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P489. How often is dose escalation needed in patients with inflammatory bowel disease treated with anti-TNF?

N. Viazis1, T. Koukouratos1, E. Saprikis1, M. Al-Odat1, E. Anastasopoulos1, G. Zacharakis1, D. Karamanolis1, 1Evangelismos Hospital, 2nd Department of Gastroenterology, Athens, Greece

Background

The efficacy of anti tumor necrosis factor therapy in patients with inflammatory bowel disease has been demonstrated in several randomized clinical trials. However, some patients do not respond to standard dose and therapy needs to be intensified. The aim of our study was to evaluate how often is dose escalation needed in patients treated with infliximab or adalimumab for ulcerative colitis or Crohn's disease, in a tertiary hospital setting.

Methods

Analysis of our database, regarding inflammatory bowel disease patients currently receiving anti-TNF therapy for maintenance of remission. Standard dose of maintenance infliximab therapy was considered that of 5 mg/kg of body weight administered every 2 months and standard dose of adalimumab therapy was considered that of 40 mg administered every 2 weeks.

Results

As of September 2011, a total of 132 patients have been receiving infliximab (n = 77) or adalimumb (n = 55) therapy in our Department. From those patients, 113 are being treated for Crohn's disease and 19 for ulcerative colitis. Among them, 101 (76.5%) are receiving the standard dosage regimen, 13 (9.8%) are receiving double infliximab dose (10 mg/kg of body weight) every two months, 5 (3.8%) are receiving double infliximab dose every one and a half or one month and 13 (9.8%) are receiving the standard adalimumab dose every week. Therefore, a total of 31 patients (23.5%) needed a dose escalation for maintenance of remission of their disease. From these patients, 30 have been treated for Crohn's disease and 1 for ulcerative colitis. The patient with ulcerative colitis had pancolitis, while from those with Crohn's disease, 18 had ileocolonic, 7 had colonic and 5 had ileal disease. It is of note that from the 30 patients with Crohn's disease, 16 had perianal disease as well. The vast majority of patients that needed a dose escalation are now in clinical remission (n = 25, 80.6%) without any other intervention, while in 3 patients methotrexate had been added, 2 had been operated for their disease and 1 entered a clinical trial investigating a new drug.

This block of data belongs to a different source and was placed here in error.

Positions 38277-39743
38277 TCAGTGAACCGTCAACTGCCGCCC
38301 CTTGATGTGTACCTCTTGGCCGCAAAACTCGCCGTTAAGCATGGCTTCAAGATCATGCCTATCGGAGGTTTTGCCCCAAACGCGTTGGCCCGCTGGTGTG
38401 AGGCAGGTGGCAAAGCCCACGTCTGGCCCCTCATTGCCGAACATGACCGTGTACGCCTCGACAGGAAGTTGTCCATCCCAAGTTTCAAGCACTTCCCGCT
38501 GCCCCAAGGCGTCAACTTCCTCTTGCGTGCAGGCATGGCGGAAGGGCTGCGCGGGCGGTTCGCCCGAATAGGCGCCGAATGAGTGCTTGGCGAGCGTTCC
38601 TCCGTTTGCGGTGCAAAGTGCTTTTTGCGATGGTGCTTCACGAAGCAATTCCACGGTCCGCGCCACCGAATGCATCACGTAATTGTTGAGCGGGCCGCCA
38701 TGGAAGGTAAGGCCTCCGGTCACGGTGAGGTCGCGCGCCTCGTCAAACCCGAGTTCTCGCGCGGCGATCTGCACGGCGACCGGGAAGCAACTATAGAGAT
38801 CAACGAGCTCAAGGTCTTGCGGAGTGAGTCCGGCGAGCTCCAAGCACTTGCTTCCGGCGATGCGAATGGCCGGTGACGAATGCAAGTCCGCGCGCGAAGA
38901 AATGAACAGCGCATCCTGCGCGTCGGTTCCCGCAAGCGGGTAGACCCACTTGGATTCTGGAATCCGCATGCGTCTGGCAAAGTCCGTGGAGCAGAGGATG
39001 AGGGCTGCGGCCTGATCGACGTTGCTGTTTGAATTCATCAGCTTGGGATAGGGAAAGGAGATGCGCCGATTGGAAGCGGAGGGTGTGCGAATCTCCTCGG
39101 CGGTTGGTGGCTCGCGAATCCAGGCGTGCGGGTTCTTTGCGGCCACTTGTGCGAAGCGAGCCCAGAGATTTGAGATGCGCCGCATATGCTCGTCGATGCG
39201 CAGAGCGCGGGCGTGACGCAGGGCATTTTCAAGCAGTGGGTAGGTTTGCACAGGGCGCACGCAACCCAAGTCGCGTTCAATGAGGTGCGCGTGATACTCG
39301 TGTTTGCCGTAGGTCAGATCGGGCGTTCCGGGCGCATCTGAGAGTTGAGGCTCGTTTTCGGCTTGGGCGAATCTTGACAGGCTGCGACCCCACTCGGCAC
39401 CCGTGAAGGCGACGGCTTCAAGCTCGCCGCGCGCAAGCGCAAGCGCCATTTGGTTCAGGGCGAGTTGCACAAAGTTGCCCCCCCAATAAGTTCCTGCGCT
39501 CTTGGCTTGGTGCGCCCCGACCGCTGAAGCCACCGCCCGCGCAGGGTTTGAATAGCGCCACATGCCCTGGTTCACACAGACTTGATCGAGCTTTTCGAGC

Conclusion

A substantial number of inflammatory bowel disease patients treated with anti-TNF will need a dose escalation for maintaining remission of the disease.